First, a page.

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Building Serious Basketball Competitors On and Off the Court-Interview with Coach RJay Barsh

 Basketball Head Coach R-Jay Barsh is one of the few basketball coaches who specifically encourages his athletes to, “take the competitive drive from the court into their everyday life. If you want an A in a class, then you need to compete for an A. If your relationship with your father is unhealthy, then you need to compete to make that healthy.” There are only a handful of coaches who train their players quite like R-Jay Barsh.

            Every two weeks, Barsh sits down with each player for fifteen minutes to check up on them and see how everything is going. They discuss goals and then Barsh helps his athletes break down their large goals into small habits so they are actually achievable. Barsh and his staff develop the leadership, work ethic, and responsibility of their players by keeping them accountable for all aspects of their life. “A lot of our leadership development take place outside of basketball. If I can get a young man to understand the importance of balancing a checkbook or the importance of sitting in the front row in class—if he can understand those values, then I can say, ‘Okay, that’s trust. That’s responsibility. That’s being proactive.’ Then you can trust that young man in a game.” In that way, Barsh is creating more than equipped athletes, he is training them to be equipped men.

            When recruiting players, or evaluating the amount of influence that a player has, R-Jay will look at far more than the number of points, or rebounds, or steals on the stats sheet. “I always tell my players that body language is the window to your soul, so if you’re emotional and your body language is bad, then that’s telling us exactly how it’s going to be when it gets hard in the classroom.” If you want to make a difference with your leadership or stand out to your coaches, you need to have “vocal responsibility.” You need to be intentional with what you say and how you say it. “Find ways to be the ultimate encourager, because there are always ways to encourage. There is never a time in a practice or in a game when you can’t be an encourager. Then, when people get used to hearing your voice, they respond to it in adversity.” Even more importantly, “develop personal relationships with your teammates before you try to hold them accountable on the court.” Your teammates will only respond to and follow you on the court if you show that you are invested in them off the court. The staff at Southeastern recognize that there is so much more to being a good leader than what you do in the gym.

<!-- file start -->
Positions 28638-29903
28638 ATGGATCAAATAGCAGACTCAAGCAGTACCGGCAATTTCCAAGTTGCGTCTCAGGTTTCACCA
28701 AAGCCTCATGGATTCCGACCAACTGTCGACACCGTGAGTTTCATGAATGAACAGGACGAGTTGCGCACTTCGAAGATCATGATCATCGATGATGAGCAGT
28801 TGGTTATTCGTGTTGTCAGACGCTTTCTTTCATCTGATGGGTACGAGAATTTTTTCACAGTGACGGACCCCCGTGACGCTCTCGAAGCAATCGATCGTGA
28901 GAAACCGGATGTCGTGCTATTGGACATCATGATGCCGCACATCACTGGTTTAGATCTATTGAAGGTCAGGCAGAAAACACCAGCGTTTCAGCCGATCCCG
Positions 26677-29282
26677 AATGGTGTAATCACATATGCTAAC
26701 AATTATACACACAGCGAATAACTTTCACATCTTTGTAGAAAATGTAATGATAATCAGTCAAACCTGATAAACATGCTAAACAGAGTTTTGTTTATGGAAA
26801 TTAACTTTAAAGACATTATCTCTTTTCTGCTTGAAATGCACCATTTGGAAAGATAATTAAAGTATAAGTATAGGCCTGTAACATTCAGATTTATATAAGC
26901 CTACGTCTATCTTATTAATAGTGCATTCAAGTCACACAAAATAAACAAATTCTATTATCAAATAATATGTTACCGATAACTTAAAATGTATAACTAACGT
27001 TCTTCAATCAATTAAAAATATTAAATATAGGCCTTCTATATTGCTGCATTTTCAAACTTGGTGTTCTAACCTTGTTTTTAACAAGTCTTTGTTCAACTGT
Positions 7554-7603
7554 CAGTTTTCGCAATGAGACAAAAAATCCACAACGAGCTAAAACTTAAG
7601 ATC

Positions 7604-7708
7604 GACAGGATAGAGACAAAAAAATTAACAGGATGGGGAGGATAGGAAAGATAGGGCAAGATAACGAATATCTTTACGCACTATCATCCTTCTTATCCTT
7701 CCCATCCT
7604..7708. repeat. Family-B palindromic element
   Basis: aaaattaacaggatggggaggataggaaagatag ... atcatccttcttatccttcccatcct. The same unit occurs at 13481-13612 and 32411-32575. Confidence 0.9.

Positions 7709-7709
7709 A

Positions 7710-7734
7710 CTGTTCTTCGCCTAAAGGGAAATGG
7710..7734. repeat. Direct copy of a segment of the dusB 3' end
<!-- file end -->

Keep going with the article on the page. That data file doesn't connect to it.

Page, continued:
Clearly, Coach R-Jay Barsh trains his athletes to perform and live a very specific way. So often, athletes source their entire identity in what they can accomplish on the court. The truth is that athleticism will fade, and if your entire identity lies in your basketball career, you will be left with nothing. Barsh models to his players that you should be about so much more than just basketball. “When someone asks me, ‘Coach Barsh, who are you?’ I don’t want my first answer to be, ‘I’m a basketball coach.’ I want to say, ‘I am a father. I am a minister at my church.’” As an athlete, your mindset from basketball should be applied to all areas of life. When you develop your habits and expectations for yourself off the court, you will be a more effective athlete, but, more importantly, a person who has a purpose beyond athletics. 

About Coach Barsh

            Coach Barsh started attending NBC Camps when he was in the sixth grade and then played basketball at Puyallup High School. After graduating, Barsh played at Tacoma Community College, taking the conference championship as a freshman on his team. It was at TCC that Barsh realized he wanted to be a coach. Suffering a back injury, he turned his focus from the development of his own game to the development of other players. After earning his business degree at Central Washington University, Coach Barsh transferred to the University of Puget Sound to get his communications degree and be a student-coach for the men’s basketball team. When a position opened up at Tacoma Community College, Barsh accepted, beginning his college coaching career. After winning the 2011-2012 Season Championship, he accepted the offer to become head coach at Southeastern University. In the past four years, he has coached at Southeastern, they have reached the Final Four in 2014, played in the tournament championship in 2015, and sent multiple players to play professionally. Barsh has been recognized as an excellent coach, investing in his players’ lives and giving them tools for success that go beyond their future on the court.

About NBC Basketball Camps

NBC Basketball Camps began in 1971 with the mission to build better players and better people. NBC Camps staff want campers to be strong on the court and in the classroom. Camps are located in 22 cities and 6 countries. If you love basketball enough to work hard, you will love NBC Basketball Camps.   Find out more about NBC Basketball Camps. 

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